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Edited by Yeping Li and Rongjin Huang

While the importance of knowledge for effective instruction has long been acknowledged, and the concept and structure of mathematics knowledge for teaching are far from being new, the process of such knowledge acquisition and improvement remains underexplored empirically and theoretically. The difficulty can well associate with the fact that different education systems embody different values for what mathematics teachers need to learn and how they can be assisted to develop their knowledge. To improve this situation with needed consideration about a system context and policies, How Chinese Acquire and Improve Mathematics Knowledge for Teaching takes a unique approach to present new research that views knowledge acquisition and improvement as part of teachers’ life-long professional learning process in China. The book includes such chapters that can help readers to make possible connections of teachers’ mathematical knowledge for teaching in China with educational policies and program structures for mathematics teacher education in that system context.

How Chinese Acquire and Improve Mathematics Knowledge for Teaching brings invaluable inspirations and insights to mathematics educators and teacher educators who wish to help teachers improve their knowledge, and to researchers who study this important topic beyond a static knowledge conception.

Teaching and Learning Mathematics through Variation

Confucian Heritage Meets Western Theories

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Edited by Rongjin Huang and Yeping Li

Efforts to improve mathematics teaching and learning globally have led to the ever-increasing interest in searching for alternative and effective instructional approaches from others. Students from East Asia, such as China and Japan, have consistently outperformed their counterparts in the West. Yet, Bianshi Teaching (teaching with variation) practice, which has been commonly used in practice in China, has been hardly shared in the mathematics education community internationally. This book is devoted to theorizing the Chinese mathematical teaching practice, Bianshi teaching, that has demonstrated its effectiveness over half a century; examining its systematic use in classroom instruction, textbooks, and teacher professional development in China; and showcasing of the adaptation of the variation pedagogy in selected education systems including Israel, Japan, Sweden and the US. This book has made significant contributions to not only developing the theories on teaching and learning mathematics through variation, but also providing pathways to putting the variation theory into action in an international context.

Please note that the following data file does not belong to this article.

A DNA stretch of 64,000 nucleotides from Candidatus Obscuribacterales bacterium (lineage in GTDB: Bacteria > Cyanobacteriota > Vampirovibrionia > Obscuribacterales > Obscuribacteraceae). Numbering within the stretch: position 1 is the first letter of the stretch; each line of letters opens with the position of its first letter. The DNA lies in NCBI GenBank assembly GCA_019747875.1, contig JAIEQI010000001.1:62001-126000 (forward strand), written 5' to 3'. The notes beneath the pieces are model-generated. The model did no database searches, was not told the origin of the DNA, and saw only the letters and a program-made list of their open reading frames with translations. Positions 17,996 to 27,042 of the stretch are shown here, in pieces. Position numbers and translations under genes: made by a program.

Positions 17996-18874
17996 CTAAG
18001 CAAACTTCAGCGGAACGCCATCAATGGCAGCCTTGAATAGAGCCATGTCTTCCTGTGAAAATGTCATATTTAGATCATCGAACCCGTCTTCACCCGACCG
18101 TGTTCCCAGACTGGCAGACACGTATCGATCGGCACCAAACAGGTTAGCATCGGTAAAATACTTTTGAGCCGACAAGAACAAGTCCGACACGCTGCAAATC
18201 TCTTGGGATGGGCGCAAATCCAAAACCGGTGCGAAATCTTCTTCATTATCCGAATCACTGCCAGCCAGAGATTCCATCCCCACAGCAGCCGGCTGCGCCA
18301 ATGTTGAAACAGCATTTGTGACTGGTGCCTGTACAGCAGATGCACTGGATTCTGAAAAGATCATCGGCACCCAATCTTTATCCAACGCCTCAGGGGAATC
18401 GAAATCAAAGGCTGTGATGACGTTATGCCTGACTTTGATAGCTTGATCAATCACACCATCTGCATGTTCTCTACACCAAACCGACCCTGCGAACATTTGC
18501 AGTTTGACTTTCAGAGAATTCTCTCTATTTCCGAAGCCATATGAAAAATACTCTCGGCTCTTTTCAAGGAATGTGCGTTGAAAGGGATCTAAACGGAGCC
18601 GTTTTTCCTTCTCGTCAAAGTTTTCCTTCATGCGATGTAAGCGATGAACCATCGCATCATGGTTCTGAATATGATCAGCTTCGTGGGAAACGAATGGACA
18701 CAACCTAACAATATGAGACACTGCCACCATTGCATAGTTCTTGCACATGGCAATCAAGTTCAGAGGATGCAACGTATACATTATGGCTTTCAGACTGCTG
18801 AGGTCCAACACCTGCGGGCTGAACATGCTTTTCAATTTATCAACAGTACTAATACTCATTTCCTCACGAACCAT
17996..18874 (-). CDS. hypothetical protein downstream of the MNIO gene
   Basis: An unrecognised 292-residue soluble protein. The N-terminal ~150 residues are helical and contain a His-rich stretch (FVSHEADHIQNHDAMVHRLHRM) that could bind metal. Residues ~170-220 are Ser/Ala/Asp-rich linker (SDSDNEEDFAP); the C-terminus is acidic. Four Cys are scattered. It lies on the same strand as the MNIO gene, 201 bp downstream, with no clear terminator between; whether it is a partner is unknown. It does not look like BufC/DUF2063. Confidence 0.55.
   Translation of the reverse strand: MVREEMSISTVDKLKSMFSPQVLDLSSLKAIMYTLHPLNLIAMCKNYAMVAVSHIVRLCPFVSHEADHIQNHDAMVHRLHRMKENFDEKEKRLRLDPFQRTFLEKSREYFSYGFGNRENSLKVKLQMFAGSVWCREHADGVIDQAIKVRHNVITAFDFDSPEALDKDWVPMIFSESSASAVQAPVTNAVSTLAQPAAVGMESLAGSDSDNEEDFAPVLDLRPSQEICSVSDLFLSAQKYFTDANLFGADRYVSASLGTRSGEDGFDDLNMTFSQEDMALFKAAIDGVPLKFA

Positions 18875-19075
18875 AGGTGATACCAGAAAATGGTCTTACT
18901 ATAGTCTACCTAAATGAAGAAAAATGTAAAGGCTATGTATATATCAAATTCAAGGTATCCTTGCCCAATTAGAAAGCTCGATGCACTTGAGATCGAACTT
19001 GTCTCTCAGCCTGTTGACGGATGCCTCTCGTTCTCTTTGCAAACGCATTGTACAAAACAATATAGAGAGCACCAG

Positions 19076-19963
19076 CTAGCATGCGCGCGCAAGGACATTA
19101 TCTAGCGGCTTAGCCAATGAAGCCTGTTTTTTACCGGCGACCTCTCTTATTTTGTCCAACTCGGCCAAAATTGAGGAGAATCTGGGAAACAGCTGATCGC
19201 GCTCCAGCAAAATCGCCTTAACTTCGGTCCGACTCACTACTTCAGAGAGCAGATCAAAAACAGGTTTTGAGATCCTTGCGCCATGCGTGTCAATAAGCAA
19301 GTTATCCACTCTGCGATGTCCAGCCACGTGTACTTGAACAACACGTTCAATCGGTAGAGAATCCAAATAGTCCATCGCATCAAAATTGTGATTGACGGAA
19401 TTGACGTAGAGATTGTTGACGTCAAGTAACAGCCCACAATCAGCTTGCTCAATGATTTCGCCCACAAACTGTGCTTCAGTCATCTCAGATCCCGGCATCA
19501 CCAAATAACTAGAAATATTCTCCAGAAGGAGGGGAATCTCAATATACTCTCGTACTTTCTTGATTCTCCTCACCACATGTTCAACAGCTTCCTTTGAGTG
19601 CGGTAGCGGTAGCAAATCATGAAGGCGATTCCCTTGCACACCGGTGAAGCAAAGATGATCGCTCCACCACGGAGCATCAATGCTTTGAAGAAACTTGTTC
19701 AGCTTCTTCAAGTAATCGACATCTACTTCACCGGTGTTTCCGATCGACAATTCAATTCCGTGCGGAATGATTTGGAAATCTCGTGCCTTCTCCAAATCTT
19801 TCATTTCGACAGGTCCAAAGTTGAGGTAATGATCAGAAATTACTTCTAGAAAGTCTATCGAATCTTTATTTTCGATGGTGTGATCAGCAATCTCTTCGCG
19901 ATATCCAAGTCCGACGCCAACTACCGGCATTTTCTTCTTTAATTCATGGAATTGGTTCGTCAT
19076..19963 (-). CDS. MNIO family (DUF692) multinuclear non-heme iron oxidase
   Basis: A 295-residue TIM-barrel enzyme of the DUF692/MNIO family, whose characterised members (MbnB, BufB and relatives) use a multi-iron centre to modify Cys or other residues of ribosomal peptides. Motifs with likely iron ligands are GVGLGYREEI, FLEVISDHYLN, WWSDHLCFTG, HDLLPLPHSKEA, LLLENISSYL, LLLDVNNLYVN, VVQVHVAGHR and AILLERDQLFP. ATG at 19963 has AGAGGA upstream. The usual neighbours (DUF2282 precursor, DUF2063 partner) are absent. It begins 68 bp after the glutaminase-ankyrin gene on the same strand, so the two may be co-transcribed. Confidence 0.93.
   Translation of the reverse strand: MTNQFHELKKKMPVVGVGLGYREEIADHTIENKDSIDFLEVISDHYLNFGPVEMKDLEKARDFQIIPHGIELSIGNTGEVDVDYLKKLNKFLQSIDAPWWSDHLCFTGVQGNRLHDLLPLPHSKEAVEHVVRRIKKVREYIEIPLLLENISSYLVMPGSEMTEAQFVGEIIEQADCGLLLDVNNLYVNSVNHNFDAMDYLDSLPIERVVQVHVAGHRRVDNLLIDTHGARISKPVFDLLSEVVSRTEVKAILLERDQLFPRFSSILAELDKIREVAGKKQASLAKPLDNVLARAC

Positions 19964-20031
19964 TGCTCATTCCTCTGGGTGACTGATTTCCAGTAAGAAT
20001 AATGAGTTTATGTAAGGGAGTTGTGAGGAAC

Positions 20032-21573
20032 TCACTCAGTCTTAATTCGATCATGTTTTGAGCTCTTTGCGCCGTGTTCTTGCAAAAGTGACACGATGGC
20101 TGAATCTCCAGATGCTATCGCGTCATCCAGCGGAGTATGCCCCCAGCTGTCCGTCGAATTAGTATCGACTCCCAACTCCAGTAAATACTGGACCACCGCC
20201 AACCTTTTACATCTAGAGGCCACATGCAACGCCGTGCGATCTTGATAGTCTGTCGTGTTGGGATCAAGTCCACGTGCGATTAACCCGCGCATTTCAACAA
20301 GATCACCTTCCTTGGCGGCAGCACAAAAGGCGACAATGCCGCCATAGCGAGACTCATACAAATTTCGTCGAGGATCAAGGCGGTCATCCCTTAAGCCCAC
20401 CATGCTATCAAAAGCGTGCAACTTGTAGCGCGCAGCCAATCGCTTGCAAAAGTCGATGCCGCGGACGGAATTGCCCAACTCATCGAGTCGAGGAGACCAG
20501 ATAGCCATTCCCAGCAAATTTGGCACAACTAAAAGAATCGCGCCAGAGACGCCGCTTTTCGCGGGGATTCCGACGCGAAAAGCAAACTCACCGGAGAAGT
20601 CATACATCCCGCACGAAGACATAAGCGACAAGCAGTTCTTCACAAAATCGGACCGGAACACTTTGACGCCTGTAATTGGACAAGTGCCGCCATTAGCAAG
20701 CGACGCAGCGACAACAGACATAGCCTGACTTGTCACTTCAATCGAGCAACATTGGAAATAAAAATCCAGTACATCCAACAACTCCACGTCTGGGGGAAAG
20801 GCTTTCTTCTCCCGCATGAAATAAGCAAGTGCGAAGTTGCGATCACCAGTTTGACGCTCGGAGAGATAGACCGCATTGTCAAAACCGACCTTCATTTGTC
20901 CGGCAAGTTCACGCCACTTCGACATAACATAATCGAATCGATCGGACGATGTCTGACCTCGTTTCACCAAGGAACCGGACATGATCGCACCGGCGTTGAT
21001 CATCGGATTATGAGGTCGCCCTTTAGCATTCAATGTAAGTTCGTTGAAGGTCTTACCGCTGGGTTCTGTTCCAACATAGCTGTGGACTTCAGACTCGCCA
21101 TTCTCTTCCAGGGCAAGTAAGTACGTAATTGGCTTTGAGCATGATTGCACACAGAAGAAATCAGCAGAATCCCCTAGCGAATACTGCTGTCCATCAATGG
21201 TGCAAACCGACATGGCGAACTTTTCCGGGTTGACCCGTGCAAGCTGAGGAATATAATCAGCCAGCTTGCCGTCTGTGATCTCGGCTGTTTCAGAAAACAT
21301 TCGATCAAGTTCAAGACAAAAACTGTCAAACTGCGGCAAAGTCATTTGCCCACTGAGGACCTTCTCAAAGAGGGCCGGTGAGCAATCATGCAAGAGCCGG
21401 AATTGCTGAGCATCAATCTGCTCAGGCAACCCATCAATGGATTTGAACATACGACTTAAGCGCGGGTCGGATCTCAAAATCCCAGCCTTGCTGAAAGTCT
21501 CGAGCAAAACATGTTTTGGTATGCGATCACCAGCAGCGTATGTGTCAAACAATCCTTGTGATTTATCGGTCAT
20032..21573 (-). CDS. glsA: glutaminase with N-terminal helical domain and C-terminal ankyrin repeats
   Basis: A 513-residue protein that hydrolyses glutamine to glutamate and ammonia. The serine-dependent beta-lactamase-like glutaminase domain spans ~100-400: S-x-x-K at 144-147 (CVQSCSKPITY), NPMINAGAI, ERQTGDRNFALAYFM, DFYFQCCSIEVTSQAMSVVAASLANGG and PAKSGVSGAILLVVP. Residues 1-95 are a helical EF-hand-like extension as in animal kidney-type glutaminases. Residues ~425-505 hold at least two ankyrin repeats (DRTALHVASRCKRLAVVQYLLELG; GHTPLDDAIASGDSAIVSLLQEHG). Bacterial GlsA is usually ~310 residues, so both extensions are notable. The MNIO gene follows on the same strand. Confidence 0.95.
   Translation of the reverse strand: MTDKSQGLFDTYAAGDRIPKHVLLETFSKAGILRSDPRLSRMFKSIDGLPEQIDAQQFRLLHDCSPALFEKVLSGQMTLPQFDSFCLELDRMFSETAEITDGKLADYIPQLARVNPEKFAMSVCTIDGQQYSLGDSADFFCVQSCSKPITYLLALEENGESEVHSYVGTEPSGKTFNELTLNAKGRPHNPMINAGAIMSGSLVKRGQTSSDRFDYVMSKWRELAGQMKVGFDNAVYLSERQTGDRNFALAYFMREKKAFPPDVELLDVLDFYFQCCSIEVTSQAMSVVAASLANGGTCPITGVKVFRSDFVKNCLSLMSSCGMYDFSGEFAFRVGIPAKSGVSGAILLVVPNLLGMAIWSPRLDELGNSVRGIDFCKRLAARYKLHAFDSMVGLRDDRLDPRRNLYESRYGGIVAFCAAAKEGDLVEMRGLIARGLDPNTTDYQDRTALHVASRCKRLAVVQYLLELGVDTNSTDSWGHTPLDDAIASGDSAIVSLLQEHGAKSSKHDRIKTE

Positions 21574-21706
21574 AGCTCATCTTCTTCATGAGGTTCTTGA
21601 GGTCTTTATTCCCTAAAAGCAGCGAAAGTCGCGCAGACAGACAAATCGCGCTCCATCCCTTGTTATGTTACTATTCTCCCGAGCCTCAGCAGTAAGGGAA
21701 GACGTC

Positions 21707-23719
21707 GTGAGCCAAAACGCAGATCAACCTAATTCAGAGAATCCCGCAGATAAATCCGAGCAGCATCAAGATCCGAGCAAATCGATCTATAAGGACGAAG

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Edited by Yeping Li and Janet Hammer

This book presents a new and important scholarship on teaching, at the time when studies on teaching in teacher education are long overdue. This book is designed to put together such a set of chapters contributed by those teacher educators who are not only taking teaching as a professional practice, but also upholding teaching improvement as a scholarly pursuit that needs collaboration and systematic studies.

Teaching at Work refers to not only the importance of effective teaching in K-12 classrooms and teacher preparation, but also the importance of taking teaching and its improvement as a subject of scholarly studies. In the field of teacher preparation, this book aims to make timely knowledge contribution and is positioned to stimulate further discussion and exploration on teaching and its improvement.